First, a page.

More XP-rience

  • Thu, August 25, 4:00pm – 4:30pm
  • First Name: Niall
  • Last Name: Ross
  • Type: Talk

Abstract: In the 15 years since I last presented my 'XP-rience' of eXtreme Programming to ESUG, I've had a lot more experience: of working in partly and wholly not-colocated teams; of how I and others actually think while doing XP; of the disadvantages and positive advantages of non-colocation; of what is most used and most needed in tools. This talk will let you (and me) discover if I've learned anything in the last decade and a half.

Bio: Niall ended his undergraduate career with two intellectual interests: computing and the theory of relativity. A quick check of how much commercial work was available to relativity and gravitation theorists made him decide to do academic research in that field and then seek a commercial job in computing, rather than the other way round. Niall started working commercially in IT in 1985. At first, he was assigned to designing and implementing software engineering process improvements; only after three years did he begin significant writing and delivery of commercial software. This experience taught him that intelligent people can form foolish ideas about software engineering if they have not worked at the coding coalface of real, large commercial projects.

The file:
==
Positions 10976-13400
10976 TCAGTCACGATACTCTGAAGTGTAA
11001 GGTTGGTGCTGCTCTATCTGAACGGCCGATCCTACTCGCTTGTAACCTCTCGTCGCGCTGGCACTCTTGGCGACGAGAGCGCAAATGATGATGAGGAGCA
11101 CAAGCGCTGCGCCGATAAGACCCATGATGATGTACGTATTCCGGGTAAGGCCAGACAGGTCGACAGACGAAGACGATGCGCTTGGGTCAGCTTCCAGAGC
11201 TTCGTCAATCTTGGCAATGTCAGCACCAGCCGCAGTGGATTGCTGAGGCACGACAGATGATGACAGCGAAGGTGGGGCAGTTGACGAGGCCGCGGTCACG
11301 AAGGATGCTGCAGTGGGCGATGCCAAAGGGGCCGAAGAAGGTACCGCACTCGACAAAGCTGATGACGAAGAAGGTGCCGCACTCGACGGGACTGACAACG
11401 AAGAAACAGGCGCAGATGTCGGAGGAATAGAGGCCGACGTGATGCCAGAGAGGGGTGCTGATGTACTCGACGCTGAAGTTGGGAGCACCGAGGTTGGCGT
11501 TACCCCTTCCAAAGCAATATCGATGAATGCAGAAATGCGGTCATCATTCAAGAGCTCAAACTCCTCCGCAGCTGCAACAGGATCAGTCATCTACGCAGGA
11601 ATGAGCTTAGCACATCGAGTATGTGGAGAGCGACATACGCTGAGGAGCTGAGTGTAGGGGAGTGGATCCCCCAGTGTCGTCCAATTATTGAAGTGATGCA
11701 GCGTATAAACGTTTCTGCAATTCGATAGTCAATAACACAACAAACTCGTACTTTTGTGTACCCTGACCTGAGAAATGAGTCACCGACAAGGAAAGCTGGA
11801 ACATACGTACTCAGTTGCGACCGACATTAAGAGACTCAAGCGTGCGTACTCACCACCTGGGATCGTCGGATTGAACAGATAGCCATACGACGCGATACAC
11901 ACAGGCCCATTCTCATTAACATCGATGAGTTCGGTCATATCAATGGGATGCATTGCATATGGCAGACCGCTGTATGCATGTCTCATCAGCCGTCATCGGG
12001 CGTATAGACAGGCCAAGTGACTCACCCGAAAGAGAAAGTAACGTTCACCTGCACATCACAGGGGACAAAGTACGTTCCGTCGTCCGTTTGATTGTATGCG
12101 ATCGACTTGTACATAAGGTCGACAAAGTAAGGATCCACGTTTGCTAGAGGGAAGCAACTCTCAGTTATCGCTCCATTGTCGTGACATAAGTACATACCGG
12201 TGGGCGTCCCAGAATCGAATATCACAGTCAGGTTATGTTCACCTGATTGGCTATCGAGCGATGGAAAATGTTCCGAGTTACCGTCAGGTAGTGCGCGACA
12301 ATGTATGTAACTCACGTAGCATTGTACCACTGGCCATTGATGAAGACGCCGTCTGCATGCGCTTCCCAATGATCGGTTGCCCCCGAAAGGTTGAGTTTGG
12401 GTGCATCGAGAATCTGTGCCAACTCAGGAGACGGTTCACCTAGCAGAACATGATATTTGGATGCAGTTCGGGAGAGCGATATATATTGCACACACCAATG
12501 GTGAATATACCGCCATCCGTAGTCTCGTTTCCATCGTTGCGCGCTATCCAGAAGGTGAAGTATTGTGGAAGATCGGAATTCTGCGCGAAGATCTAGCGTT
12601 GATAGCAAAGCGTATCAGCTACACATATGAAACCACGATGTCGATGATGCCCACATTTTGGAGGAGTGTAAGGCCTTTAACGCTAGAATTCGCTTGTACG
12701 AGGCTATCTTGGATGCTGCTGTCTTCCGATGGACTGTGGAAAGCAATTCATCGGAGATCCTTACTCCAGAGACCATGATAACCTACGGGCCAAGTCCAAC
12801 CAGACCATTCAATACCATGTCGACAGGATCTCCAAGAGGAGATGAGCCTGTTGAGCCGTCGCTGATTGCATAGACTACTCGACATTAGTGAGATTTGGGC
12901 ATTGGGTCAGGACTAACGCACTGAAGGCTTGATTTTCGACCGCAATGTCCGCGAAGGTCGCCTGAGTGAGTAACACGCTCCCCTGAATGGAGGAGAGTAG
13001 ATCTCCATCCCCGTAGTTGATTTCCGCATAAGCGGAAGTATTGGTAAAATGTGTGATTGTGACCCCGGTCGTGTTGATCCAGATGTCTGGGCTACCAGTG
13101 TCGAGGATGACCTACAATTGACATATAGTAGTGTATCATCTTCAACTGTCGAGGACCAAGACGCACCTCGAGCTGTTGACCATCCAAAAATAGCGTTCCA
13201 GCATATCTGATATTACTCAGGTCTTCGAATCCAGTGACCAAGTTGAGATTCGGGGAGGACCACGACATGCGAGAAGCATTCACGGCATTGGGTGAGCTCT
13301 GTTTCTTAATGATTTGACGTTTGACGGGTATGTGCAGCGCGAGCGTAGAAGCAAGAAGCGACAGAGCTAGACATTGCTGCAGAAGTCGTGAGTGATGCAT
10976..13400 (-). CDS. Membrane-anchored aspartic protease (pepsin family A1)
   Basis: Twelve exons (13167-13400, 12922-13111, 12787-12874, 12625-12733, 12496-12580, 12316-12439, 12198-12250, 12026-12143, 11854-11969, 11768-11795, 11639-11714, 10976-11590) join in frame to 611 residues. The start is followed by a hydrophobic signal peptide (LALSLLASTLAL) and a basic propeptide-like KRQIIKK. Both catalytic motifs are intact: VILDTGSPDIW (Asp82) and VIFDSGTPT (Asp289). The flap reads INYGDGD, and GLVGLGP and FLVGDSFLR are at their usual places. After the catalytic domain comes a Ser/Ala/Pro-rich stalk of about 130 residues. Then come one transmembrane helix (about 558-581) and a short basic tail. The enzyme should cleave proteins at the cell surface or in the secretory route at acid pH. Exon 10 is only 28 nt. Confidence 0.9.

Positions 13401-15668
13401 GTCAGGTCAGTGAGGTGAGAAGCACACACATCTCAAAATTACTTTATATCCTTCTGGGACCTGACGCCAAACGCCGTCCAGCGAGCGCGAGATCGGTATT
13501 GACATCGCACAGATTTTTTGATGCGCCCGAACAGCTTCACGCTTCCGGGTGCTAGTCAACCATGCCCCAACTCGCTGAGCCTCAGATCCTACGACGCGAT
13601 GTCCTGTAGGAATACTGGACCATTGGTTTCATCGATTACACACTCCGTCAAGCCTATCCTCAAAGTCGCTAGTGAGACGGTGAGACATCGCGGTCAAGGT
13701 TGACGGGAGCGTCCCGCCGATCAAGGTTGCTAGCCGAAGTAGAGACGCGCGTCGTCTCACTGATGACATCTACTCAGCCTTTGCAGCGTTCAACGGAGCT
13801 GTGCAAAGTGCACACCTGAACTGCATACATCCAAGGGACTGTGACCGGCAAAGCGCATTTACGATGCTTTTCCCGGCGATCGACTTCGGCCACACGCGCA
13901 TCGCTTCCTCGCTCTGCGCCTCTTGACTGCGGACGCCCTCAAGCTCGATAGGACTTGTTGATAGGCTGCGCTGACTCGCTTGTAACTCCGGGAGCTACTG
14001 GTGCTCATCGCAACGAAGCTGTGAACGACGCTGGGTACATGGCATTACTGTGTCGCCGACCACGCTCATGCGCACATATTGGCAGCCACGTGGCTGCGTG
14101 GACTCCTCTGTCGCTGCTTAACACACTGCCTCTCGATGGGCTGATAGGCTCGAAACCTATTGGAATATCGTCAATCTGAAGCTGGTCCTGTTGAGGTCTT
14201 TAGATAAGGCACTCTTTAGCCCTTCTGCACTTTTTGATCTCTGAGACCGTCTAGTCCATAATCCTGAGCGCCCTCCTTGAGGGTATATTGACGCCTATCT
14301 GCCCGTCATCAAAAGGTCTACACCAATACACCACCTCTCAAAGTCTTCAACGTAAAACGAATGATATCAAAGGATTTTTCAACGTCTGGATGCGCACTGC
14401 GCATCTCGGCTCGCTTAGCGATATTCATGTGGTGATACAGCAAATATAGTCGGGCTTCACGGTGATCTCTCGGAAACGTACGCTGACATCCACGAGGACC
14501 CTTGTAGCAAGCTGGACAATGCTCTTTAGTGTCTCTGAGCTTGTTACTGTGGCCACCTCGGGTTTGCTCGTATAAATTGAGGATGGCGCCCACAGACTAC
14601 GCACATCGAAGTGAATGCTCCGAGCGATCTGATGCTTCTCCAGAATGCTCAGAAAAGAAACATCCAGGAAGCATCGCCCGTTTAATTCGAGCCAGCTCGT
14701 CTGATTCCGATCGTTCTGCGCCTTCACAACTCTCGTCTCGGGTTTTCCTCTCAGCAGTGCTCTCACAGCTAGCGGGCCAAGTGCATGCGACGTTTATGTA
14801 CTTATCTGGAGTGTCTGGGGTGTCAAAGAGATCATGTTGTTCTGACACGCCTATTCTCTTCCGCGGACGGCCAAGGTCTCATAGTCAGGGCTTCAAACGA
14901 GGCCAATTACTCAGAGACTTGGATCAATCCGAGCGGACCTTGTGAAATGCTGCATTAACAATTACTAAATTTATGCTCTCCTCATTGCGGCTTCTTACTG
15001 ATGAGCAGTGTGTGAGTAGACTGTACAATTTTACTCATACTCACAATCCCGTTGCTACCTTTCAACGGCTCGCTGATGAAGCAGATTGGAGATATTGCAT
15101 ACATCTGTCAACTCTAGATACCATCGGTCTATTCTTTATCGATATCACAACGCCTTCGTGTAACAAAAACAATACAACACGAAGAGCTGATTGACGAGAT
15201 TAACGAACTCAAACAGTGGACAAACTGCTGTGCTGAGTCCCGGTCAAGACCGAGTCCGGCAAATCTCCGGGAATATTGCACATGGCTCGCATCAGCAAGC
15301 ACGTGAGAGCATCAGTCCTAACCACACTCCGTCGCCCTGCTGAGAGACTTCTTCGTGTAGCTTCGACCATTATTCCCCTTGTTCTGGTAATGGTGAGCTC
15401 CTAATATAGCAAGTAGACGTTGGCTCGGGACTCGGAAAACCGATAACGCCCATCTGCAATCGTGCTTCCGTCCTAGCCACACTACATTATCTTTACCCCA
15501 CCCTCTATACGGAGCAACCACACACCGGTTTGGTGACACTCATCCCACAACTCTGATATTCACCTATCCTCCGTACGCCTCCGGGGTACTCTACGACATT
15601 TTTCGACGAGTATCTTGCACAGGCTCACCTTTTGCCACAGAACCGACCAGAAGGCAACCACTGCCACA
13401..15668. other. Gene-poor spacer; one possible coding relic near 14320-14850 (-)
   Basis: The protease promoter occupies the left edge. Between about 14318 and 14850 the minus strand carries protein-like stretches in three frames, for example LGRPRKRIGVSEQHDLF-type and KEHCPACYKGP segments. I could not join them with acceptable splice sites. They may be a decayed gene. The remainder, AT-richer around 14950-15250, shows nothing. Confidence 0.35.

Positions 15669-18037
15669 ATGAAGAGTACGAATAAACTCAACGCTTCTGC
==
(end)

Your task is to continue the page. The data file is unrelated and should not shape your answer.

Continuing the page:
Learning from this, Niall spent the nineties working on software to manage complex, rapidly changing telecoms networks. A side effect of this work was that it taught him much about how scale and rate of change affects software. Early in the nineties, he discovered Smalltalk. The more he used it the more he came to recognize its power in this area. This perception was strengthened when he spent a year delivering a telecoms management system in Java.

At the end of the decade, Niall formed his own software company to offer consultancy in meta-data system design, Smalltalk and agile methods. Over the next decade, he worked on a variety of meta-data-driven systems, mostly in the financial domain.

Niall joined the Cincom Smalltalk Engineering Team nearly eight years ago. His first task was to lead the team that does the weekly VisualWorks builds - an experience he likened to doing brain surgery on yourself every Friday (e.g., "Prepare new memory for insertion, remove old memory … uh, I can't remember what I was going to do next!").

Currently, he leads the Glorp and Database team. He also leads the Custom Refactoring open-source project, which he co-founded, and the SUnit open-source project.